Norwegians sing against Breivik | News | DW | 26.04.2012
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Norwegians sing against Breivik

Some 40,000 Norwegians gather to sing children's songs as a mark of respect honoring the victims of extremist Anders Berhring Breivik.

Tens of thousands of people took part in a "rose rally" in central Oslo as a tribute to the 77 victims of the attacks carried out by extremist Anders Berhring Breivik in July last year.

As they gathered to wave roses and sing "My Rainbow Race," by American folk singer Pete Seeger, in the central square of the Norwegian capital, the court heard evidence from survivors of the bomb blast, which Breivik said he was responsible for detonating, and which claimed the lives of eight and injured over 200 others.

The rally was a private initiative started by two women. Lill Hjonnevag told NRK television it was necessary to "reclaim the song," which is a well-known Norwegian children's tune, and which Breivik called an example of "Marxist indoctrination."

Girls tie roses to railings outside a courthouse where Breivik is standing trial

Over 40,000 Norwegians gathered to lay roses around the court house where Breivik is being tried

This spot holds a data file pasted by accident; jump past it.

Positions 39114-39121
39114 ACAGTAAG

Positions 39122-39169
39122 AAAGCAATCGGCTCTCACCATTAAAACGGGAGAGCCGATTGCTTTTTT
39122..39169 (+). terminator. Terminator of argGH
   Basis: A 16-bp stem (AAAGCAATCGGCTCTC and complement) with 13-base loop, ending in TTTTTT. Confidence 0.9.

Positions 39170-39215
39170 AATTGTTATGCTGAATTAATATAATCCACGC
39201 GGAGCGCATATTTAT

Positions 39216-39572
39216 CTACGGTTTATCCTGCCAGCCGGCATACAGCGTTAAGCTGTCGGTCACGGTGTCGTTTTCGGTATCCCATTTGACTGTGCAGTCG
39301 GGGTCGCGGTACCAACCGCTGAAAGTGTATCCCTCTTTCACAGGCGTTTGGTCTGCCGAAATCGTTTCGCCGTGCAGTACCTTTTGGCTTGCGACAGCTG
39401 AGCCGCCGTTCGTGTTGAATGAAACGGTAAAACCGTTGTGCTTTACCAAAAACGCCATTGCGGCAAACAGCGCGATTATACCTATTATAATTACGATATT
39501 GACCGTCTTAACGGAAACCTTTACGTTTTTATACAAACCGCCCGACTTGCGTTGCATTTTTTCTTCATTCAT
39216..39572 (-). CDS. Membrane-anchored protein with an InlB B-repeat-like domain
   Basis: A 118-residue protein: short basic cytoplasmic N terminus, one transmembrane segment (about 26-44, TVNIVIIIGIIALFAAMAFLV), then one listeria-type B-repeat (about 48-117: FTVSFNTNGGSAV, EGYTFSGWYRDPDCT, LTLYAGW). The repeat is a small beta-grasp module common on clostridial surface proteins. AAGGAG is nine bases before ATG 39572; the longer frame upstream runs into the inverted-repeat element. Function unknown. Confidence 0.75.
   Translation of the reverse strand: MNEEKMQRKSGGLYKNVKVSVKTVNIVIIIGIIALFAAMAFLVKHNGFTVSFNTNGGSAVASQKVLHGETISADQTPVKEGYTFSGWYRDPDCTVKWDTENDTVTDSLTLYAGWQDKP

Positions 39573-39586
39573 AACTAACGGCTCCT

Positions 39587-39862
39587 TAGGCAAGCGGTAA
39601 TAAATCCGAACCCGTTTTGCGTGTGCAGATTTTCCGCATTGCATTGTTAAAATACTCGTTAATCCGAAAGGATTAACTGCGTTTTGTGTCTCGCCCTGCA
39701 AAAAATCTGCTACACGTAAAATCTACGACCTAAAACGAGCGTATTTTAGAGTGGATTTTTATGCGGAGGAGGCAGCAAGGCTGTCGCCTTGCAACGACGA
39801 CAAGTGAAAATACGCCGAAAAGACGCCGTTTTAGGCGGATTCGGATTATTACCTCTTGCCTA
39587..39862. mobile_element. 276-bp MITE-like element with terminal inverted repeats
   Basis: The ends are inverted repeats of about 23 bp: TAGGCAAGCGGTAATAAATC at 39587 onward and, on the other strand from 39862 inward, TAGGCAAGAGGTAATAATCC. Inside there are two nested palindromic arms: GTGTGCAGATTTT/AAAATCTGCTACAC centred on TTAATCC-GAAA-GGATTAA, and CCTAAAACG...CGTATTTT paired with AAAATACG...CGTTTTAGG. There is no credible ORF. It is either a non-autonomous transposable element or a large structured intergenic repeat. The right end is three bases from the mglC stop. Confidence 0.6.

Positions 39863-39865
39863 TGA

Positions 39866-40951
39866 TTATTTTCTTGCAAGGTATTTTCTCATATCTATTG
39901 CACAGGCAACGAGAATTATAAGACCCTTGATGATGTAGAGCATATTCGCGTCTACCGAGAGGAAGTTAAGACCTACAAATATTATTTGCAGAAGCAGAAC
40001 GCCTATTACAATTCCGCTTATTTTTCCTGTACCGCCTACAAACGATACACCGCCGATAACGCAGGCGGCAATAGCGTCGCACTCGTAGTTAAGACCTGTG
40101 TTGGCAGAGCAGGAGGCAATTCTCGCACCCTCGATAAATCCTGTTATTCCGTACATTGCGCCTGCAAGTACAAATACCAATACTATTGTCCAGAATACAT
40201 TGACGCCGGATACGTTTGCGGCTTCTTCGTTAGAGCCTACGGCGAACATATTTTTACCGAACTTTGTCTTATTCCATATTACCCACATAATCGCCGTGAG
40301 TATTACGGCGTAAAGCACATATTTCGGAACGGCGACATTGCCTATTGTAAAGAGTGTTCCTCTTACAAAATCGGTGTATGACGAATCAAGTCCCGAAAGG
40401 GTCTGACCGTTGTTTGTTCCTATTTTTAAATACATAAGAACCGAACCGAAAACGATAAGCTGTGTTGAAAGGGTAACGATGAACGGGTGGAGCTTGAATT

Evoking memories of the mass "rose rally" held across the country just days after the attacks. Musician Lillebjorn Nilsen, who translated the text into Norwegian, lead the crowd in song, before they walked from Youngstorget Square in the city's center to the court building, where they placed roses around the building.

"It was very moving," Harald Foster, who was injured in the blast, told NRK when he saw the large crowds and piles of roses outside the court. He was called to court as a witness to the attacks and was in the hospital recovering from injuries he sustained in the blast when the first rally took place.

Watch video 00:19

Singing against Breivik

Christine Bar, an organizer of the Oslo gathering, told NRK she was left "speechless" by the large number of people participating. The gathering, she said, was considerably more than the 5,000 expected to attend.

Breivik, a right-wing extremist, is charged with detonating the bomb in Oslo's central business district, which targeted government offices. He later shot dead 69 people at a camping ground near the capital. He has claimed responsibility for the deaths but insisted he did not commit a crime because he was defending Norway's ethnic purity.

jw/sms (AFP, AP)

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